The Penguin sees himself as a freak, and his freakishness is seen as something to glory in, as when he tells Batman, "You're jealous. You have to wear a mask to be a freak, but I'm a freak even without one." He sees his early deprivation as earning him the right to rule Gotham City, as unhealthy Fours can see their inner poverty a claim on the wonderful things everyone else has. The Four's benefit in being a freak lies in their non-ordinariness. Fours say they can live in agony or ecstasy, what they can't handle is dull ordinariness. This often leads to a secondary gain of making everything they do "special." They will be the bank teller with the $100 dollar fountain pen, the monogrammed shirts from Goodwill industries or as one of my friends does, insist on having a 1984 Buick because it won an award for styling (and was a mechanical disaster in his case). Think Four, think flair. Panache. An Enneagram coach can use this penchant for the extraordinary in their appeal to the Four's creativity.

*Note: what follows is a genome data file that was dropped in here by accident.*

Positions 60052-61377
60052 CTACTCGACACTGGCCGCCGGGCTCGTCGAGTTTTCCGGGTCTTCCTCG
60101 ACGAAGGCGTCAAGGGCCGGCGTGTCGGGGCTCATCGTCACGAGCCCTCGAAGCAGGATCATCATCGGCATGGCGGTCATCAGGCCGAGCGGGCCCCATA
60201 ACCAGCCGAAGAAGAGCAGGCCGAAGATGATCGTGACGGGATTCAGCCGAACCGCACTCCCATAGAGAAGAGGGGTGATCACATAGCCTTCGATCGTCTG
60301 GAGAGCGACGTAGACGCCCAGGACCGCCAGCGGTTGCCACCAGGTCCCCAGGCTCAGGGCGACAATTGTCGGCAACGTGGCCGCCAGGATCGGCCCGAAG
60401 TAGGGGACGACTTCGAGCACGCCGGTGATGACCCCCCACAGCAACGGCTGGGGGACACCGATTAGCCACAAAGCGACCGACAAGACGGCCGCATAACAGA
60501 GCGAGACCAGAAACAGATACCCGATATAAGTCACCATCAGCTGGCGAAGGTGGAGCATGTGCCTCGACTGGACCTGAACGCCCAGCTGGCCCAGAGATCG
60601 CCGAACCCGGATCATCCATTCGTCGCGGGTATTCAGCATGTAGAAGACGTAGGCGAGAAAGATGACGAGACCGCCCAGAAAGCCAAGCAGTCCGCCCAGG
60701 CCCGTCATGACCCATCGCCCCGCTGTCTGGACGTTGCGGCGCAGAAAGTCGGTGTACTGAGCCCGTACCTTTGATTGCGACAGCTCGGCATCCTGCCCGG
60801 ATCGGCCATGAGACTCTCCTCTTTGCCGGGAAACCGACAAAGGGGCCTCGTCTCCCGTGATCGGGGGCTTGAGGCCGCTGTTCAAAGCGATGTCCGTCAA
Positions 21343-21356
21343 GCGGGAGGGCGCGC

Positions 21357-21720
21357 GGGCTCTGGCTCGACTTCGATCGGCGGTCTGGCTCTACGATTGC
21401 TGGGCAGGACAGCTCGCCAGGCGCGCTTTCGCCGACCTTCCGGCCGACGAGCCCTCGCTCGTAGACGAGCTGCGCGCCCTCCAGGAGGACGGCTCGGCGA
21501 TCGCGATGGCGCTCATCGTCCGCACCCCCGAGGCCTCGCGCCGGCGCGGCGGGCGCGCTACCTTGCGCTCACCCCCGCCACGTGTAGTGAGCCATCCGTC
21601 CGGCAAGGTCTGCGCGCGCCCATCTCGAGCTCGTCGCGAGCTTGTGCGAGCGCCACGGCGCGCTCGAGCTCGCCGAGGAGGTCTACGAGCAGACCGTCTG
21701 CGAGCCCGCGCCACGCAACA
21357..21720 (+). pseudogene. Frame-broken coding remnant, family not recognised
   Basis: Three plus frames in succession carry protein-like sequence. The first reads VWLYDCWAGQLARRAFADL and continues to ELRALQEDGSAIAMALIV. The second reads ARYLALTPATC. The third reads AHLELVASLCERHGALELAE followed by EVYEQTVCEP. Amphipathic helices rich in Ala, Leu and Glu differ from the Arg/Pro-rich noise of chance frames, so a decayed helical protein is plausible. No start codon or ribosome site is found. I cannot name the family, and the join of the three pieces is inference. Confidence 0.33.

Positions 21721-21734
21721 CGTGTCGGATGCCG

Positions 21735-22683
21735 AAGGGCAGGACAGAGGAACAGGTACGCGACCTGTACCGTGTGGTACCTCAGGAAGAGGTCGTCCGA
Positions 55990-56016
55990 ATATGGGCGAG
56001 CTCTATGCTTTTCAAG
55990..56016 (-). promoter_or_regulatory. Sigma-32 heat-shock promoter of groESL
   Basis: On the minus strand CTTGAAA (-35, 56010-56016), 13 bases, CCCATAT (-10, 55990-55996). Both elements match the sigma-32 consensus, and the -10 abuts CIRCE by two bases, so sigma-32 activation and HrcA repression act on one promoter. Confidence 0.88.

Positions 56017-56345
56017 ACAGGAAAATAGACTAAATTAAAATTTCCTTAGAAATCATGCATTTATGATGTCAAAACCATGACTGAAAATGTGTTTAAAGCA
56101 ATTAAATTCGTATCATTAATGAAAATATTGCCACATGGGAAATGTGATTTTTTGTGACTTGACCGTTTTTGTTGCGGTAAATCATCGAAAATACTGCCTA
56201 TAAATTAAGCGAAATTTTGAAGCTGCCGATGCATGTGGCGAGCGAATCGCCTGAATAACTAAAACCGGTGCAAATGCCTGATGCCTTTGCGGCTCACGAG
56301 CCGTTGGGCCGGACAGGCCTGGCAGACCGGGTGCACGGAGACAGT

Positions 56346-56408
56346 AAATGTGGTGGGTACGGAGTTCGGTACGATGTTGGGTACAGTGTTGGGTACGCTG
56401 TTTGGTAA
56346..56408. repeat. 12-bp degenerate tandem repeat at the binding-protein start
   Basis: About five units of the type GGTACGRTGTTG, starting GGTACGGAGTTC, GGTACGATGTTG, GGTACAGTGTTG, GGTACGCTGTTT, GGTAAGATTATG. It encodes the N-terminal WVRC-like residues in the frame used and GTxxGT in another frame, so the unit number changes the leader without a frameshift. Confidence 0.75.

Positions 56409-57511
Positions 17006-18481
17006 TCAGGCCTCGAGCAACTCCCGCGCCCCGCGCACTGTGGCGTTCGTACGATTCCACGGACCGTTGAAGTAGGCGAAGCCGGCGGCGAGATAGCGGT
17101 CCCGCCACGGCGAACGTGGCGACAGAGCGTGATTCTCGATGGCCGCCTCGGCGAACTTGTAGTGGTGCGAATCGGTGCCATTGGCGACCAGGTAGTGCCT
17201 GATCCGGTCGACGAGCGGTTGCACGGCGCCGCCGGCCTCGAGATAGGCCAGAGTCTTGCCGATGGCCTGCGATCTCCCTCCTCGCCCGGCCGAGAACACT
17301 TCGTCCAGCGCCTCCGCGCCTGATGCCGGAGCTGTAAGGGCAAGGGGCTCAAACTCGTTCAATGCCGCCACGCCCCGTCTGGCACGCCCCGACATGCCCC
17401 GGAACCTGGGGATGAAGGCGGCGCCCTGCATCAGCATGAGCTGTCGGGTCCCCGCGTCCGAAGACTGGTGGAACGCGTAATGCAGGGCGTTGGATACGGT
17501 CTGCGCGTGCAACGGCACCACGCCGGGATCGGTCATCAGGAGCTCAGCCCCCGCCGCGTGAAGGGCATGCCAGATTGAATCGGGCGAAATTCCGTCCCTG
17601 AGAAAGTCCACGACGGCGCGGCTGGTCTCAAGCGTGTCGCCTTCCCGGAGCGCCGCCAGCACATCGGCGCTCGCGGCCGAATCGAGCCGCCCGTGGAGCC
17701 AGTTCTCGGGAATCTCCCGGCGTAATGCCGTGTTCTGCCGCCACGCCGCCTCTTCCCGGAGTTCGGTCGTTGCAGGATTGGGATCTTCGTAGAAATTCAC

I have a Four friend who was flamboyantly neurotic, but articulate and artistic. He reported to me with unconcealed delight that his therapist told him that even though he was seriously dysfunctional, "You've got style." Made his day. The following is true: As I am writing this, the above mentioned Four called me and told me of listening to Mozart's Marriage of Figaro. It took him twenty minutes to tell me of his emotional reactions to the beauty of Mozart - and he was never boring or repetitious. He was enthralled and enthralling. The description of his emotional parade as he shared his pleasure was rich, so nuanced and intense only a Four could have spoke thus!
If Fours are entranced enough, they create an outer world of chaos and torture to reflect the inner world of self-pity and search for authenticity. Fours are the stereotypical starving artist. Too good for this world, unable to work at a boring, unfulfilling desk job that would earn money, they live in an unheated garret painting (or writing or composing music) living on fast food and chemical stimulants.